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I'm a beginner in Python and have a question about converting data structure, for using it in Grasshopper.

As an output from my python code, I have a grid of cubes (GUID's), layered up in what I call 'generations'. Besides that, it outputs a grid of data, which contains the information about what color each cube should get.

For example: for j=5 in i=3, in generation=5, I have a cube. In the other list, for j=5 in i=3 , in generation=5, I have 'green' as a string. In grasshopper, I want to link this 'green' value to a swatch, and then color the right cube with it.

The problem is that Python outputs a three-dimensional array, while Grasshopper works in trees. So, I have to convert my outputs to a tree structure in which the first level is 'generations', the second level is 'i' and the third is 'j'.

A friend sent me this piece of code, so I guess that is how to begin:

import clr clr.AddReference("Grasshopper") from Grasshopper.Kernel.Data import GH_Path from Grasshopper import DataTree

I hope you guys can help! Tessa

This is my mainfunction:

def Main():
    intLength = input1
    intWidth  = input2
    intGen    = input3
arrValues = randomizeArray01(intLength,intWidth)        
arrDensity = densityfunction(arrValues)
arrMeshes = render(arrValues,-1)                        
for k in range(intGen):
    arrValues = applyGOL(arrValues,arrDensity)          
    arrDensity = densityfunction(arrValues)
    genC = colorObject(arrValues)
    genR = render(arrValues,k)   

In which this is the renderfunction:

def render(arrValues, z):
    arrMeshes = []
    for i in range(len(arrValues)):
        arrRow = []
        for j in range(len(arrValues[i])):
            box = addMeshBox([(i-0.5),(len(arrValues[i])-j-0.5),z-0.5], [(i+0.5),(len(arrValues[i])-j+0.5),z+0.5])
    return arrMeshes

And this is the colorfunction:

def colorObject(arrValues):
    arrColor = []
    for i in range(len(arrValues)):
        rowColor= []
        for j in range(len(arrValues[i])):
            if arrValues[i][j] == 0:
                color = green
            elif arrValues[i][j] ==1:
                color = residential
            elif arrValues[i][j] ==100:
                color = retail
            elif arrValues[i][j] ==1000:
                color = road
    return arrColor

And in the end, this is what I output to Grasshopper:

a = renderList
b = colorList

In grasshopper, this gives me a list of 'Iron.Python.Runtime.List'.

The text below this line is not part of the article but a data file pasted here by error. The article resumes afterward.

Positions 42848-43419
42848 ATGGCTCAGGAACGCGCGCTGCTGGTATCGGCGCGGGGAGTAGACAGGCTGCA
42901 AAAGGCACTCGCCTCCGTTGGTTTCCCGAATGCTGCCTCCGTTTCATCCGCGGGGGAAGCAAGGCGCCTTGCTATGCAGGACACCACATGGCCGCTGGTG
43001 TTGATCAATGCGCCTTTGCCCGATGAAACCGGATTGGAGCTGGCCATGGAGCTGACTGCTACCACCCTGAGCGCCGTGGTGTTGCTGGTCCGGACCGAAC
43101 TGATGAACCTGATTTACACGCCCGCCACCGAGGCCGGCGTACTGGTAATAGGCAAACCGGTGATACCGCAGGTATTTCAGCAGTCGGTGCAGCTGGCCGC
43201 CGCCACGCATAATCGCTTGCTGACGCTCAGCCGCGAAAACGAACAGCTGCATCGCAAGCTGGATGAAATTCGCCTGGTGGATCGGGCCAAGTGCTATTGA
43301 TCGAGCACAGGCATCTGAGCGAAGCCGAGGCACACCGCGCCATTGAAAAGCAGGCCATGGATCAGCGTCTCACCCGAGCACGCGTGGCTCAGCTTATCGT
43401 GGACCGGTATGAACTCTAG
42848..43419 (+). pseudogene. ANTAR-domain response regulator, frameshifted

share|improve this question
It's not clear to me what you mean by As an output from my python code, I have a grid of cubes (GUID's), layered up in what I call 'generations'. Besides that, it outputs a grid of data, which contains the information about what color each cube should get. or what you mean in your following two paragraphs. If you added example data that you want to convert (you can just type an artificial example in manually) as Python code that we can work with that would help anyone trying to answer –  Mr E Feb 27 '13 at 11:41
Thanks for your answer! I've added the code, I hope that makes things more clear. Please tell me if you need more! –  user2115063 Feb 27 '13 at 12:09

1 Answer 1

up vote 0 down vote accepted

I don't have a working version of grasshopper to hand, but my code for doing this is:

import rhinoscriptsyntax as rs

import Rhino.Geometry as rg
from clr import AddReference as addr

from System import Object
from Grasshopper import DataTree
from Grasshopper.Kernel.Data import GH_Path

def raggedListToDataTree(raggedList):
    rl = raggedList
    result = DataTree[object]()
    for i in range(len(rl)):
        temp = []
        for j in range(len(rl[i])):
        #print i, " - ",temp
        path = GH_Path(i)
        result.AddRange(temp, path)
    return result

There is a gist of this here that also has a function that turns trees into lists.

There's still quite a lot wrong with this, no recursion, no error checking, no branch magic, but it does the job in most cases. I'd love to see it improved!

In your case you can just pipe the output that would otherwise give you a runtime list into the raggedListToDataTree function.

share|improve this answer
I'd love it if someone with a better understanding of this process wanted to have a go at refactoring this. Nested for loops feels so bad. –  Ben Feb 9 at 3:50

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